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My daughter, who was 12 when my wife passed away 3 years ago, was very resistant to any change in our house for at least a year.  Any suggested change in furniture, painting rooms, etc was upsetting to her.  For her, I feel it made her feel we were moving on from her mother and forgetting her.  It's pretty complex stuff psychologically, especially depending on the age.  I've tried to show patience and understanding with these issues, trying to honour and remember my wife while still finding ways for life to progress the way it needs to.  You know your child better than anyone else, My daughter also had fears for a while after my wife died of "what if you died too, what would happen to me?".  I tried to explain, that the chances of something happening to me are very small, and that I have documents in place that she would be with her grandparents who love her very much if that were to ever happen.  I think that helped her to know there was at least some thought and planning put into that terrifying possibility for her.  I also am more risk-averse, avoiding any dangerous situations or activities, knowing I am her only living parent and being cognizant of that myself.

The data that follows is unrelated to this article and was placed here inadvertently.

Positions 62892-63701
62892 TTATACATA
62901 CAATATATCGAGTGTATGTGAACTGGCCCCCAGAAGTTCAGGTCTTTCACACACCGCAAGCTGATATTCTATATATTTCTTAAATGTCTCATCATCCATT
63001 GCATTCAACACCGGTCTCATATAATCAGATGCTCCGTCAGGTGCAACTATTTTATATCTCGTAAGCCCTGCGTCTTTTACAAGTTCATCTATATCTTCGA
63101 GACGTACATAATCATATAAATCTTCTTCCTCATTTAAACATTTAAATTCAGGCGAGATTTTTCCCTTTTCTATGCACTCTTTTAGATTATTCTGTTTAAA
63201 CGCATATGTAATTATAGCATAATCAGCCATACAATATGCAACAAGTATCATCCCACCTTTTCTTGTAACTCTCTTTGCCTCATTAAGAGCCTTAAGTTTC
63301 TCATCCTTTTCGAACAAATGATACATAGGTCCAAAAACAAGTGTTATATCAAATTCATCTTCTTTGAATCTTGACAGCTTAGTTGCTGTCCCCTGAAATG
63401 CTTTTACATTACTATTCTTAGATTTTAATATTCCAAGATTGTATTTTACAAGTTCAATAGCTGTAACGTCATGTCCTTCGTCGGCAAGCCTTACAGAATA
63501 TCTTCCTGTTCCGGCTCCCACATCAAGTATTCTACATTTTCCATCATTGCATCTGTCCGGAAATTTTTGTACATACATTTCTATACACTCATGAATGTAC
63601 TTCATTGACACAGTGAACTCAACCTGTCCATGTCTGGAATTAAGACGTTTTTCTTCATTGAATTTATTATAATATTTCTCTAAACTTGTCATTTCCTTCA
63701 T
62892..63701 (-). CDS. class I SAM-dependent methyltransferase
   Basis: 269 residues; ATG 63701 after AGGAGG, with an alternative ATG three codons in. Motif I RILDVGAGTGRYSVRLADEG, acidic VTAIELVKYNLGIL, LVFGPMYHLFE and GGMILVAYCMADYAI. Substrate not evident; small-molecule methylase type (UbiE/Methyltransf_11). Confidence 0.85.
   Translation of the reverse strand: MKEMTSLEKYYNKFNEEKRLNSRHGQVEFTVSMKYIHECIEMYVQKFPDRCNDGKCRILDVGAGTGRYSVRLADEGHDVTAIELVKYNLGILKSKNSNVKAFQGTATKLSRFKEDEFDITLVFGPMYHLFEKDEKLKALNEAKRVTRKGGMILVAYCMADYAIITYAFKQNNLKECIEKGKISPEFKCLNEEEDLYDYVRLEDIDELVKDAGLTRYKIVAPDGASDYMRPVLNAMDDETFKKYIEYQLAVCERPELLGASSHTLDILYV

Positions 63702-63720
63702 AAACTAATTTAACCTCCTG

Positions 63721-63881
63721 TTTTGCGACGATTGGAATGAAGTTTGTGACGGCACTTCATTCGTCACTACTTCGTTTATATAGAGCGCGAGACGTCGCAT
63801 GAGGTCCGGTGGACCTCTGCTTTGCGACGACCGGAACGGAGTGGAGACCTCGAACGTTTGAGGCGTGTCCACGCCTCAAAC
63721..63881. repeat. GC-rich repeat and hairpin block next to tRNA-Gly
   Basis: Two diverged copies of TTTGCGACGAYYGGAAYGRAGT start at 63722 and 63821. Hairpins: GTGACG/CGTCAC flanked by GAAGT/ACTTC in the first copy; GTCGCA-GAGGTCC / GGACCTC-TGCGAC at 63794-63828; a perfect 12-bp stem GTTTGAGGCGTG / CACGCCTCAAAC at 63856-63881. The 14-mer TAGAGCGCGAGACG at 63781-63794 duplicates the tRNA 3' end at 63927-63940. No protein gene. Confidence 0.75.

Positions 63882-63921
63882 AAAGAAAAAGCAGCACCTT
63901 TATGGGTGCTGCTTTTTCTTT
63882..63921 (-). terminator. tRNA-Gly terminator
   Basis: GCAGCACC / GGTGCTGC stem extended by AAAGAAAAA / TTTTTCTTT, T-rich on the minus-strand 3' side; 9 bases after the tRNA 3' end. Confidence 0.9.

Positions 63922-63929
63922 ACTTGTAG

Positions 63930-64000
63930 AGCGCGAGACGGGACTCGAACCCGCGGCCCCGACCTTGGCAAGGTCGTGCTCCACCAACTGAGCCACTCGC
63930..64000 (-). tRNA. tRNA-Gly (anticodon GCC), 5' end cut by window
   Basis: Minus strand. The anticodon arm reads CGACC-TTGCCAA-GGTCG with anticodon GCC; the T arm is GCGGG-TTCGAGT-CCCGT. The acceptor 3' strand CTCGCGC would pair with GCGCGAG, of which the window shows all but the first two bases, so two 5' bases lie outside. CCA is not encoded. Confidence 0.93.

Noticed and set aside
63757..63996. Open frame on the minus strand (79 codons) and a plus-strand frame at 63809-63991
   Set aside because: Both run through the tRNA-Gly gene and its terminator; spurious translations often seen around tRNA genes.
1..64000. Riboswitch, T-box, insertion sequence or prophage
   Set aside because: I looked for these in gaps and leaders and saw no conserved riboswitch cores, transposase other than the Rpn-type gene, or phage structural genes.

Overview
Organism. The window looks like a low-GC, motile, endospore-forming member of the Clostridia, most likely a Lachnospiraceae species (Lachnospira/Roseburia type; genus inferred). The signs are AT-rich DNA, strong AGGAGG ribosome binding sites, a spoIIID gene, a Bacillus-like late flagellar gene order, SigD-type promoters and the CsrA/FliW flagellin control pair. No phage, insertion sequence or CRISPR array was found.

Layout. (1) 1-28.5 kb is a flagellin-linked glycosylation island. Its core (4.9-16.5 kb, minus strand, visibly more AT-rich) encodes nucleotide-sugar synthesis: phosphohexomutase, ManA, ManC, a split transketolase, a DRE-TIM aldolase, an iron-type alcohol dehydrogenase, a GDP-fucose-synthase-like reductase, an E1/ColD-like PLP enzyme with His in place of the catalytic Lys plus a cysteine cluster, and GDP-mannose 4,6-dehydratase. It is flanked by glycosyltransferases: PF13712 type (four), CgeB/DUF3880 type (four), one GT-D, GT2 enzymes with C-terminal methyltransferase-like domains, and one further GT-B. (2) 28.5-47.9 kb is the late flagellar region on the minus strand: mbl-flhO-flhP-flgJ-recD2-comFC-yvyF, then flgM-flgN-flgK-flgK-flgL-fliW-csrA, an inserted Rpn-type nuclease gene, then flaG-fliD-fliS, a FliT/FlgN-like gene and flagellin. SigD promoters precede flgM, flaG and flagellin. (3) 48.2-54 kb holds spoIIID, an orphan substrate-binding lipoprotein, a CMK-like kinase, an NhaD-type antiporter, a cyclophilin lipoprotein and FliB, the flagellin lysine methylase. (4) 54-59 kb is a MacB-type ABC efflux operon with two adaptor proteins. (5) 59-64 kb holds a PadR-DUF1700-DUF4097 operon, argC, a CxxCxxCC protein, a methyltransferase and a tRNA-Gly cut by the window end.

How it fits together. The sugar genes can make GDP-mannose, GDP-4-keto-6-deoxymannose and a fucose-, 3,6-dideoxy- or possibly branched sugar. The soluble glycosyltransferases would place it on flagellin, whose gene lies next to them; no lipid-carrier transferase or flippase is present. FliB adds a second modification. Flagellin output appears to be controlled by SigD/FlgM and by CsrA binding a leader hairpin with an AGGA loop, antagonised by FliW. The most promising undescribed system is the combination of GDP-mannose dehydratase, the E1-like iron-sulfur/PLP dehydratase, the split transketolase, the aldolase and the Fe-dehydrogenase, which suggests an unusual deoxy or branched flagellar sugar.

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My son was only 9 mths old when his Dad died - it’s been 7 years. Our situation sounds different than yours in some ways ,similar in others! He is very attached to me (increasingly so as he’s getting older) and very attached to our house (which his Dad and I bought together). I’ve been itching to make a change at some point but he cries when we talk about moving, even though he’s not 100 percent happy in his school. Although I don’t plan on moving soon for a few reasons I am trying to warm him up to the idea that it could happen in the future by integrating him on the choice (of a new house) and being able to decorate his room as he wants. I’m also trying to de-clutter and my son doesn’t want to part with any of his things even though he doesn’t play with them. Not a huge surprise but for this I have been explaining how we are donating the older toys and books to kids in need - and for him to think about how happy he will make some other kids by donating. This track seems to help - so maybe try this for your daughter (and integrating her in the decision)? And I would keep up with the therapy - I’m not sure it’s doing a lot for my son but it’s an invaluable resource. Positive reinforcement always works well for us - whether it is giving him a treat like a cookie or earning stickers and picking out something fun to buy. Wishing you the best - it’s so heartbreaking watching our kids struggle with loss. 

Edited by Captains wife